If dividends earnings increases, after 10 price you originally paid,
paying out 6%. That means that for the second J0 years of the bond's
life, the stock will actually be paying more. And that's not even
counting any capital gains you knight earn from the stock's price
appreciation. This dismal lack of growth is the reason bonds are
dangerous investments for retirees.
Making bonds sound so
bad that you may be asking yourself why it ever makes sense to buy
them. Well, actually there are several reasons. The most important is
that a chunk of high-quality long-term bonds adds ballast to a
portfolio. Over the course of a business cycle stocks and bonds rise
and fall at different times, so nailing them together will reduce the
volatility of a portfolio no matter what the economy does. Further, in
certain circumstances bonds can be attractive for other reasons: still
be l realize I'm years while the bond will rise roughly in line with
its yield will be 7.1% of the Assuring that the stock's up your
average yield. Say you want your portfolio to have an average yield of
at least 4%.Then you spot some fantastic growth stocks.-the catch is
that their yields are only around 2%.What do you do? Do you pass them
by because they will pull your average yield down too much? Well, one
solution would be to buy some high-quality corporate bonds or bond
funds paying 8%. For every $1 you put in such bonds, you could spend
$2 on growth stocks and still maintain an average yield of 4%.
Adding bonds to
a Long-term bonds and certain points in the over long stretches
zero-coupon issues are attractive at their problems economic
cycle. Whatever compelling buys at certain points in an economic
cycle. The basic principle here is that bond prices rise when interest
rates fall and the longer the term until the bond matures, the
more the price will swing. Gates typically peak late in an economic
expansion and can then decline sharply after a recession finally
Investors who buy
long-term bonds at a rate peak can earn of time, bonds are
(counting 170th interest and following two or three years. where's
also a special type of bond known as a zero-coupon issue because it
pap no cash interest-that can be au even bigger bonanza when rates
like the more familiar us savings bond zero-coupons are sold at a
discount to face value. Their terms make these issues respectably
sensitive to rate changes. for example long-term interest rates fall
by one percentage point over the next three years, 10-year Treasury
zeros would gain a stunning 50% gains over the 25% to 35% are good
buys in recessions.
Normally, when high-quality corporate issues. Bonds which are at the
other end of- the quality scale-are sometimes appealing for very
different reasons. The theory behind junk bonds is that companies
ogress than investment-grade quasar can raise money in the bond market
more cheaply eau they can borrow some banks. By cutting out the
corporate bankers, these companies jean afford to pay relatively
generous yields on their bonds so in theory everyone comes out ahead.
for example, when Treasury bonds are yielding 6% a junk-rated borrower
taught be able to sell bonds with a 9% yield investors who bought an
assortment of these bonds would recognize that a few issuers knight
default, but even after subtracting two points or so to cover
defaults, an index of-junk bonds would return a point more than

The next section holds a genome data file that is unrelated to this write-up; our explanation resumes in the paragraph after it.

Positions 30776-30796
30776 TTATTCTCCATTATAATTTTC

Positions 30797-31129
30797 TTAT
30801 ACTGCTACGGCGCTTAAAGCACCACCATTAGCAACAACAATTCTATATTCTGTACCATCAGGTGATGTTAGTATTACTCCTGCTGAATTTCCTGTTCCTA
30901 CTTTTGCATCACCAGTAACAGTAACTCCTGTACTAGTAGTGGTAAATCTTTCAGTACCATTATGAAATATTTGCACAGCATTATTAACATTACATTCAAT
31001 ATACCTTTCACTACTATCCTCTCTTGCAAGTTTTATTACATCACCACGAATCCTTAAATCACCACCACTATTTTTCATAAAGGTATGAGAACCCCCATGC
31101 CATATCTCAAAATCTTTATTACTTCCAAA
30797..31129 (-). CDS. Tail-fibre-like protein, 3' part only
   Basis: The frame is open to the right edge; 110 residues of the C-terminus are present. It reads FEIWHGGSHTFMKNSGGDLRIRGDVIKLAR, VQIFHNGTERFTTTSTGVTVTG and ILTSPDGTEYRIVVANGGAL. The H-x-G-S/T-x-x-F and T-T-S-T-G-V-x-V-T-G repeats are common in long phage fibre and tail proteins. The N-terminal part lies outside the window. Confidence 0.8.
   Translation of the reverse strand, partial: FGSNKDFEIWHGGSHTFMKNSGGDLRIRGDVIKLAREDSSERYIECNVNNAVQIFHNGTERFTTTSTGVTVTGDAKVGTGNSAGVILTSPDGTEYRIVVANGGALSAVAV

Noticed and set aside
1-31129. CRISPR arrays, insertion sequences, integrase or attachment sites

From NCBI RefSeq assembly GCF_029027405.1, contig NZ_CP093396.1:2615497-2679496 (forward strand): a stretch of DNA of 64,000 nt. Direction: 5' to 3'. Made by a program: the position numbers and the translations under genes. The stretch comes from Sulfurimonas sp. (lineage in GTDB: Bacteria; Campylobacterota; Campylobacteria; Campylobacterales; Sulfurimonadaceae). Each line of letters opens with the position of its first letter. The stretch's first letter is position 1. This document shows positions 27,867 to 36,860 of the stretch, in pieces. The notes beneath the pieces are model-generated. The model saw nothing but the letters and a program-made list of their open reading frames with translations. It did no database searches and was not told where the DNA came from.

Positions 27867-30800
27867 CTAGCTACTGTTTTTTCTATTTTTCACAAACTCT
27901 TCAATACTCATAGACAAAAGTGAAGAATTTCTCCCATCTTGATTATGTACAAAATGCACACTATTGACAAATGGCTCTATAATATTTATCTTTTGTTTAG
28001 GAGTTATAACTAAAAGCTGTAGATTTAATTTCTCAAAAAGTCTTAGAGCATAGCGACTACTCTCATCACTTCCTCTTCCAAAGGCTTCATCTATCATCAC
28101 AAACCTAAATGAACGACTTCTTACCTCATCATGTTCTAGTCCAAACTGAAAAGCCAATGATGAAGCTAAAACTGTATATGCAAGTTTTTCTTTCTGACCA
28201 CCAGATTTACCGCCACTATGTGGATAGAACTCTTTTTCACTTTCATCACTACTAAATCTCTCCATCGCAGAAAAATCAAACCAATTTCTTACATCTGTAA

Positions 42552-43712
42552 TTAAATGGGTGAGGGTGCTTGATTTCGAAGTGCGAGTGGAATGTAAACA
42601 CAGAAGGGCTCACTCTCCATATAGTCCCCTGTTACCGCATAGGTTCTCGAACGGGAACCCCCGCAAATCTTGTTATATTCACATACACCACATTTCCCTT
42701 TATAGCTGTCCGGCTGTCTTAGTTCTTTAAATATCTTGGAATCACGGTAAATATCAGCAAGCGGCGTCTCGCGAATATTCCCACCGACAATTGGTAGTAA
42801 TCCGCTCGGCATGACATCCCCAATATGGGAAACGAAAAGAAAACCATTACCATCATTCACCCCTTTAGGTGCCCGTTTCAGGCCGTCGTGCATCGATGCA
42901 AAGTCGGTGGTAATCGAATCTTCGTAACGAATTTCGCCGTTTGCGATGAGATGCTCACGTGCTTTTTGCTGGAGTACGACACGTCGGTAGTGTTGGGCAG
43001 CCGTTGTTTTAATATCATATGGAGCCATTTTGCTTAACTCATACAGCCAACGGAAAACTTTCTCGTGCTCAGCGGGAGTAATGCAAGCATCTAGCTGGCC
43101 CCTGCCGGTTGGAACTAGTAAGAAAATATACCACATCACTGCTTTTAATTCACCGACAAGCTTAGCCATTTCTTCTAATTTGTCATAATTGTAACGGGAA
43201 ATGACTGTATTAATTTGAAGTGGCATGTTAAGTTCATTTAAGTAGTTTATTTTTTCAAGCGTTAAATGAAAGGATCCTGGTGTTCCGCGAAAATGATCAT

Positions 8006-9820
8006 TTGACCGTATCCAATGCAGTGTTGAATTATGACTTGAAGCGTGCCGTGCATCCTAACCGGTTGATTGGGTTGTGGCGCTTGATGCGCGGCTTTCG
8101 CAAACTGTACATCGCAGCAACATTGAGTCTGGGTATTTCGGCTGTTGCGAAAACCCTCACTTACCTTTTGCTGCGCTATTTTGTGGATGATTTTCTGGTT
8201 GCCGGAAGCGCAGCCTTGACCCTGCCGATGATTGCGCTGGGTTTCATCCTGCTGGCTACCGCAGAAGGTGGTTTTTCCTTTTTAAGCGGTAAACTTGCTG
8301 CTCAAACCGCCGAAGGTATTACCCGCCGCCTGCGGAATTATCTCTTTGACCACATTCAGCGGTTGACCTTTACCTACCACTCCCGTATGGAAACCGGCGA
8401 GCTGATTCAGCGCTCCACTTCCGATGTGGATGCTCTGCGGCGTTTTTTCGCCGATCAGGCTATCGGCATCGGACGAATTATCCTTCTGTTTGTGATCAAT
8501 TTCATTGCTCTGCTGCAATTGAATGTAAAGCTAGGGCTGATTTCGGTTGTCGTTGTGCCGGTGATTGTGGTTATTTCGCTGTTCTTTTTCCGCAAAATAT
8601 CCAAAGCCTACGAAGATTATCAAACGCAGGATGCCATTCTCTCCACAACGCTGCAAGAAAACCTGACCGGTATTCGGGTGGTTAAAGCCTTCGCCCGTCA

and supersede Treasuries bonds, they think about Junk bonds great-and
fins well supported by academic studies. There are just two catches.
First, it's true only if you own a wide variety of bonds so that you
are playing the averages.
1- you own only five bonds for instance and one of-them gets into trouble
you could take a second the rest of-junk bonds move up and down with
the economy 'Invests when business is good and dump bonds whoops bid
the prices up increases the likelihood of a default.
want to add some high-yielding junk bonds to their portfolio should be
sure to follow these three rules:
1. Never put more than 10% of your money in junk.
2. Buy through a mutual fund to assure that you own a large enough
assortment of bonds that have been checked out by analysts.
3. Buy in a recession, when junk bond prices are likely to be
depressed, and plan to hold for two or three years into the recovery
K Take a look at tax-exempt bonds if you are in a top tax bracket.
Interest on state and municipal bonds is generally exempt from federal
income tax-and also from state and local taxes if you live in the
state where the bond was issued. That means if you are in a high tax
bracket, the yield on money may be more attractive than what you would
keep after taxes from the interest on a regular bond. For instance, if
Treasury bonds are yielding 6% and munis are paying 5.4%, an investor
in the 31% tax bracket would come out ahead with the munis.
After federal income tax, the 6% Treasury yield would be worth only
4.1%, more than a percentage point below the munis yield. To top a
5.4% tax-exempt yield for a bondholder in the 31% bracket, a taxable
bond would have to pay 7.8% (this figure is known as the taxable
Munis have a few
drawbacks: most of them don't trade actively, so you can't always get
a good price when you buy or sell; some of them aren't of good credit
quality, so you need expert advice on selecting bonds; and issues with
maturities of less than 10 years are often sparse, so you may have to
tie up your money for 20 years , in turn, means that you run head-on
into the fundamental problem of all long-term bonds-you face more than
a decade of inflation with no corresponding increase in the payout you
receive. Still, conservative investors in high tax brackets may be
better off buying minis than taxable for the portion of their
portfolio that they need to put in long-term bonds.